Low Blood Sugar…From The Victims Point of View

I have been a type I diabetic for twenty-six years or so now, and have several family members who are also type I’s, as well as some type 2’s, so I have seen from both sides of the fence what it looks and feels like to have a “low blood sugar”, an “insulin reaction”, a “diabetic episode”, or you may prefer the clinical term, “hypoglycemia”.

Note: I am not a medical professional, I am simply someone who has many, many years hands on experience in this area.  If you, or someone you know, are experiencing a medical issue, I highly suggest seeing a doctor.

Hypoglycemia occurs when the body experiences a severe drop in sugar levels.  Basically there is  too little sugar in the blood.  Anyone can experience hypoglycemia, it is not reserved just to torture diabetics.  Think about it, have you ever been at work or school and been so busy that you forgot, or didn’t have time, to stop and eat?  After awhile you may start to feel hungry, then a tired and weak and shaky feeling sets in, and maybe eventually you start to feel sick, sweaty, and even your heart-rate speeds up.  Then you decide to eat and eventually feel just fine, maybe with a headache, though.  That is usually what it feels like for a “normal” person to have a low blood sugar.  And those are just the mild symptoms.

A healthy person should maintain a blood-sugar level between 70mg/dl and 120mg/dl.  The preferred healthy levels may vary depending on what your doctor says, but generally 70-120 is the accepted range.  Anything lower than 70 will result in hypoglycemia.

Here is a rundown of the usual symptoms of a low blood-sugar starting with mild and ending with severe:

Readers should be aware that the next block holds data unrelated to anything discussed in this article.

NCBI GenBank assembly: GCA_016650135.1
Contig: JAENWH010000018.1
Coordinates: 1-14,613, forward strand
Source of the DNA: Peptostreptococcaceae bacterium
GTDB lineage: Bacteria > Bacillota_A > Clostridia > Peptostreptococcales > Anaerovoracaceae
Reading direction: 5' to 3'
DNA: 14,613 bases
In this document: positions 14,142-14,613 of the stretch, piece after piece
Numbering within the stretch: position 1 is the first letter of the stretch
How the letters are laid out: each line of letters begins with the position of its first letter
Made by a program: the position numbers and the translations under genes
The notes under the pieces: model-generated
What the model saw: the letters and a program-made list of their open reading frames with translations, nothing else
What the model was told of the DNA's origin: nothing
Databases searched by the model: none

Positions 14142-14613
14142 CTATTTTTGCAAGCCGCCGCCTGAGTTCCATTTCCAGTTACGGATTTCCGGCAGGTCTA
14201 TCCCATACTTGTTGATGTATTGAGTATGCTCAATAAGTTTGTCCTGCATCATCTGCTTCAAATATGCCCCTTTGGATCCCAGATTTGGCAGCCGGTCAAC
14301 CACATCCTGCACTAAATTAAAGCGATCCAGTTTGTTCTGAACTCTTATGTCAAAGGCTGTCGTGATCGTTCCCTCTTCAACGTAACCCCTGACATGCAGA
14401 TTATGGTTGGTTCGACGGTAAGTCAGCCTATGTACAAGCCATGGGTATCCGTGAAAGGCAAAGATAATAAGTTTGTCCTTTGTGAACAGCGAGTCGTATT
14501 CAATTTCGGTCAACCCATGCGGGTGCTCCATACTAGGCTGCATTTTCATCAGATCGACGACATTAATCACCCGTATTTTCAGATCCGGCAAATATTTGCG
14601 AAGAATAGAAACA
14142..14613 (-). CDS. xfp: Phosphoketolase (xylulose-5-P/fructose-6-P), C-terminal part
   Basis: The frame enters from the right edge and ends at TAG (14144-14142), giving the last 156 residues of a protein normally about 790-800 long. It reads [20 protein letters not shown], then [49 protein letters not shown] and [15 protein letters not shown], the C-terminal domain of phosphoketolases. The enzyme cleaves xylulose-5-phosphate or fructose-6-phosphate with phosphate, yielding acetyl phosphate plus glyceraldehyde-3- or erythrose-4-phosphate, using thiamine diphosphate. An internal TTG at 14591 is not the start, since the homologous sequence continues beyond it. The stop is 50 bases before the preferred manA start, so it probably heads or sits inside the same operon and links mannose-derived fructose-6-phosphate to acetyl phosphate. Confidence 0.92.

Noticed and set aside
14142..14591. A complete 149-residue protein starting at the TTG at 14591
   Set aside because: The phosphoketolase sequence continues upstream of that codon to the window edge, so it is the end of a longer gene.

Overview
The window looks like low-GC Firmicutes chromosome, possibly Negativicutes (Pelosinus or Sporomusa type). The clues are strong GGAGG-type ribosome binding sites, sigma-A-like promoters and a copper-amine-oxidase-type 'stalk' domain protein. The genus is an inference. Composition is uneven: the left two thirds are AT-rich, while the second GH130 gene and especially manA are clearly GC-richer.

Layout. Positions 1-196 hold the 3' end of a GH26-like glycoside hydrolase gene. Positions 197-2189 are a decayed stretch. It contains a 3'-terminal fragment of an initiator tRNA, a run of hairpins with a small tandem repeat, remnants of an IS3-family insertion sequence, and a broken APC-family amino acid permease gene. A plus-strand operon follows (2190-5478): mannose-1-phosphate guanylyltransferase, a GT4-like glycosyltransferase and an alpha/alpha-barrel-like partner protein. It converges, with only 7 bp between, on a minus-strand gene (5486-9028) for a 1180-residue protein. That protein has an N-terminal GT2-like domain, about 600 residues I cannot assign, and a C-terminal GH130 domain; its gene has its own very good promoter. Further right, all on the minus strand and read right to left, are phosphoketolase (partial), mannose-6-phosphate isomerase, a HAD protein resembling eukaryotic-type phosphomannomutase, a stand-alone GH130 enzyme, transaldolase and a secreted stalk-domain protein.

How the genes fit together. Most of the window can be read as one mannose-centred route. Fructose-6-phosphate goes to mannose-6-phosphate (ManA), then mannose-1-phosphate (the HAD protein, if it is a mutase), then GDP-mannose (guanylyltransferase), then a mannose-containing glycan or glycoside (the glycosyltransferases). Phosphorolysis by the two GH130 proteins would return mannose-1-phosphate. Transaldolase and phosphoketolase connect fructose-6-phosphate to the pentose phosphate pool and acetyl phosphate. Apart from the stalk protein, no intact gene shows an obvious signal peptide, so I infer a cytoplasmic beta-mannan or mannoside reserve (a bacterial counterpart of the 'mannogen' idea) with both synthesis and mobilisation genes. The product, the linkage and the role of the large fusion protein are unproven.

Mild: Hunger, nausea, increased heart-rate, sweaty/clammy feeling, cold, weak and/or shaky feeling, moodiness

Moderate: Blurry vision, numbness or tingling (especially around the mouth), more moodiness, difficulty concentrating, twitching, lethargy

Severe: Drunk behavior (stumbling, confusion, slurred speech, etc.)  loss of consciousness, seizure, DEATH.

A mild hypoglycemic episode can be easily treated by eating something that has a decent carbohydrate content, like fruit or juice, crackers,  a sandwich, or candy.  Diabetics should be careful not to overdo it and end up with a high glucose level! An excellent way to be sure and not over treat is to use glucose tablets instead of food or drinks.

A moderate hypoglycemic episode should be taken seriously.  If you are having a moderate episode you may be able to treat it yourself, eat or drink something with a good amount of carbohydrate, or glucose tablets.  If it is on the more severe side of moderate, you may need help from someone.  They may need to give you glucose gel (preferred to lessen risk of choking) and coax you to do what needs to be done and make sure you don’t choke.

A severe hypoglycemic episode should be treated by professionals.  If the patient is conscious, they may become violent, emotional, or otherwise difficult to treat.  If they lose consciousness or begin to seizure, you most definitely need to get emergency medical help.  Never feed a severe hypoglycemic episode, the patient can easily choke.  Instead, if you must get sugar in them (while waiting for an ambulance, for instance), the preferred treatment is to inject them with glucagon. If a glucagon emergency kit is not available then you can put sugar or a glucose tablet or gel on the patients tongue and let it dissolve there, although, at this point it may do little help, they probably need IV glucose at this point (very fast acting).  I can not stress enough how important it is to get the patient to the hospital for proper treatment.